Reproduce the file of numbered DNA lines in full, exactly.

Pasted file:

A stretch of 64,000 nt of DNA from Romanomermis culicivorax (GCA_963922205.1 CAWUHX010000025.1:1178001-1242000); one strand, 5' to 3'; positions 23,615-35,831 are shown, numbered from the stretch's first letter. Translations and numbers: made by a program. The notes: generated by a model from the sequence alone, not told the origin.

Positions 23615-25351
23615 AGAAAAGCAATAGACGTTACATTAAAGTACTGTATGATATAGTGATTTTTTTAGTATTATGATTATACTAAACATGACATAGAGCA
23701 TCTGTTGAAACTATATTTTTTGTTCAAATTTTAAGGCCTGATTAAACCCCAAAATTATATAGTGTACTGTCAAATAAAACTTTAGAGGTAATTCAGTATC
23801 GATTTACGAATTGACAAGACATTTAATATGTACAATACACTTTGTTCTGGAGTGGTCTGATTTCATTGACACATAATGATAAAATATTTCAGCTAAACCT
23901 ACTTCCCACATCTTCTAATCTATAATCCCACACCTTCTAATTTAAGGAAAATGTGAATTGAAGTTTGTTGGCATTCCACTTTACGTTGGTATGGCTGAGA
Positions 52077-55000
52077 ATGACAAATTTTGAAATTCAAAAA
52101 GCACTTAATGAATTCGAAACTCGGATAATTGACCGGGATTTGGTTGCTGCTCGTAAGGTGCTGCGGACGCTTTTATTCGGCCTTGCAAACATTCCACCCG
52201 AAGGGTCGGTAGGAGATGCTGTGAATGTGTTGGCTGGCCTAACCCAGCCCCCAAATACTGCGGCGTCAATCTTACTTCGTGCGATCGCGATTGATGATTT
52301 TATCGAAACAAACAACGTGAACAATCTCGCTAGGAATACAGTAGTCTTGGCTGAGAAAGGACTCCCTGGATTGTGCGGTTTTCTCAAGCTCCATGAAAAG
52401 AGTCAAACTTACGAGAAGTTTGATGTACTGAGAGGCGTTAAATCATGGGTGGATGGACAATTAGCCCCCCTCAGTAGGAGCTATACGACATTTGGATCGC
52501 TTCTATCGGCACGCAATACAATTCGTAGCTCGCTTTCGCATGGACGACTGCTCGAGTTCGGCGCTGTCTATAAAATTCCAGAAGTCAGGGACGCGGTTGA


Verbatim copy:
A stretch of 64,000 nt of DNA from Romanomermis culicivorax (GCA_963922205.1 CAWUHX010000025.1:1178001-1242000); one strand, 5' to 3'; positions 23,615-35,831 are shown, numbered from the stretch's first letter. Translations and numbers: made by a program. The notes: generated by a model from the sequence alone, not told the origin.

Positions 23615-25351
23615 AGAAAAGCAATAGACGTTACATTAAAGTACTGTATGATATAGTGATTTTTTTAGTATTATGATTATACTAAACATGACATAGAGCA
23701 TCTGTTGAAACTATATTTTTTGTTCAAATTTTAAGGCCTGATTAAACCCCAAAATTATATAGTGTACTGTCAAATAAAACTTTAGAGGTAATTCAGTATC
23801 GATTTACGAATTGACAAGACATTTAATATGTACAATACACTTTGTTCTGGAGTGGTCTGATTTCATTGACACATAATGATAAAATATTTCAGCTAAACCT
23901 ACTTCCCACATCTTCTAATCTATAATCCCACACCTTCTAATTTAAGGAAAATGTGAATTGAAGTTTGTTGGCATTCCACTTTACGTTGGTATGGCTGAGA
Positions 52077-55000
52077 ATGACAAATTTTGAAATTCAAAAA
52101 GCACTTAATGAATTCGAAACTCGGATAATTGACCGGGATTTGGTTGCTGCTCGTAAGGTGCTGCGGACGCTTTTATTCGGCCTTGCAAACATTCCACCCG
52201 AAGGGTCGGTAGGAGATGCTGTGAATGTGTTGGCTGGCCTAACCCAGCCCCCAAATACTGCGGCGTCAATCTTACTTCGTGCGATCGCGATTGATGATTT
52301 TATCGAAACAAACAACGTGAACAATCTCGCTAGGAATACAGTAGTCTTGGCTGAGAAAGGACTCCCTGGATTGTGCGGTTTTCTCAAGCTCCATGAAAAG
52401 AGTCAAACTTACGAGAAGTTTGATGTACTGAGAGGCGTTAAATCATGGGTGGATGGACAATTAGCCCCCCTCAGTAGGAGCTATACGACATTTGGATCGC
52501 TTCTATCGGCACGCAATACAATTCGTAGCTCGCTTTCGCATGGACGACTGCTCGAGTTCGGCGCTGTCTATAAAATTCCAGAAGTCAGGGACGCGGTTGA